CULTIVATION OF ULVA IN AQUACULTURE EFFLUENT
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CULTIVATION OF ULVA IN AQUACULTURE EFFLUENT

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This is a presentation at the Abalone Farmers Assosiation of Southern Africa project meeting in 2003. It details the progress we made from 2000 - 2002 on using seaweeds as biofilters in......

This is a presentation at the Abalone Farmers Assosiation of Southern Africa project meeting in 2003. It details the progress we made from 2000 - 2002 on using seaweeds as biofilters in aquaculture effluent

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  • 1. Robertson-Andersson, D. V .; Bolton, J. B.; Anderson, R. J. & Probyn, T. A. CULTIVATION OF ULVA IN AQUACULTURE EFFLUENT AFASA project meeting 2003
  • 2. Why cultivate seaweeds on abalone farms?
    • Mixed diet gives better growth rates
    • MSY of kelp bed reached in 2002
      • Potential over-harvesting
      • Decrease in epiphyte densities
    • Limited suitable coastal areas
    • ‘ HAB’s’
    • Recirculation
    • I ntegration will improve water quality
  • 3. AIMS
    • 1) F easibility of growing commercially useful amounts of Gracilaria and Ulva
    • Influence of different growth media (seawater, abalone and turbot effluent water and fertilized seawater) on growth rates and yields.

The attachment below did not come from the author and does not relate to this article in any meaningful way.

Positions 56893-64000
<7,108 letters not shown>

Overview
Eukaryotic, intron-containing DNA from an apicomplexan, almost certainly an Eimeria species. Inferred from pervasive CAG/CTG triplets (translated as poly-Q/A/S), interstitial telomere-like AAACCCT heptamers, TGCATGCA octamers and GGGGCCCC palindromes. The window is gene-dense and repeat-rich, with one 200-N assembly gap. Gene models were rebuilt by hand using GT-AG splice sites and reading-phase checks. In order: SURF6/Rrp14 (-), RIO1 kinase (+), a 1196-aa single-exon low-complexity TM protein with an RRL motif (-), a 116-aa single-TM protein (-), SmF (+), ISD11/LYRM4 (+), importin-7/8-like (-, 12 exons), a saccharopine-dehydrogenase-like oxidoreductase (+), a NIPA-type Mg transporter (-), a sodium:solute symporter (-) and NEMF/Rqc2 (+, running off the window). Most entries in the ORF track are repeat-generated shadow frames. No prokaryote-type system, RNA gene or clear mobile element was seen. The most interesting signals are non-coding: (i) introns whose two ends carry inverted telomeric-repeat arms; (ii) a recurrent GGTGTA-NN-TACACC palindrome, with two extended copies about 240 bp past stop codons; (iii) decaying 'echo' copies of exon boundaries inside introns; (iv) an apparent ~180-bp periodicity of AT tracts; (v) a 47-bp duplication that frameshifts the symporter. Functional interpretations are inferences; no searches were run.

• Seasonal changes in tissue N and P content
    • Relationships between stocking density and yield
    • Uptake rates of various nutrients at differing stocking densities
  • 4. PROJECT SITES
    • A balone mariculture farms
    • Danger Point (I & J Mariculture Farm) + 140 km east of CT
    • Jacobs Baai (Jacobs Baai Sea Products) + 120 km N of CT
  • 5. PROJECT DESIGN AT I & J
    • 12 Ulva tanks (5 X 1 X 0.63 m) & 12 Gracilaria tanks
    • Run as a commercial operation
    • + 4 volume exchanges per day (later changed to 12)
      • 8 filtered seawater tanks
      • 8 pulse fertilized sea water tanks
      • 8 abalone effluent tanks
    1 2 3 4 1 2 3 4 1 2 3 4 Sea water Fertilized sea water Abalone waste water 4 V 4 V 12 V 12 V 12 V 12 V
  • 6. Longitudinal profile of tanks Transverse profile of tanks 5 m 1 m
  • 7. PROJECT DESIGN AT JSP
    • 20 Ulva tanks (100 L) & 20 Gracilaria tanks
    • Run as a experimental operation
    • + 20 volume exchanges per day
      • 8 filtered seawater tanks (control) 4 small and 4 medium
      • 6 turbot effluent tanks
      • 6 abalone effluent tanks
    1 2 3 4 1 2 3 4 1 2 3 4 Sea water Turbot effluent Abalone effluent 20 20 20
  • 8. Small tanks Medium tanks 0.5 m 1 m 1 m 1 m
  • 9. 0 1 2 3 4 5 6 7 8 sea shaded sea fert shaded fert abalone shaded abalone SGR % day -1 J J A S O N D J F M A M J J A S O RESULTS SGR of Ulva from June ‘01 to October ‘02 in sea, fertilized & abalone effluent water. (2) where water exchanges increased at I & J 2
  • 10. RESULTS RGR of Ulva from June ‘01 to October ‘02 in sea, Turbot & abalone effluent water at JSP.
  • 11. RESULTS SGR of Ulva from June ‘01 to October ‘02 in sea, Turbot & abalone effluent water at JSP.
  • 12. RESULTS SGR of Ulva from June ‘01 to October ‘02 in sea, Turbot & abalone effluent water at JSP.
  • 13. RESULTS Myrionema strangulans (MS)
    • Brown spots
    • Numbering between 5 and 10 on the holdfast section of Ulva thalli
    • The spots are regular discs, 1 – 3 mm in diameter
    • First record for South Africa
    • Identified by Dr. Herre Stegenga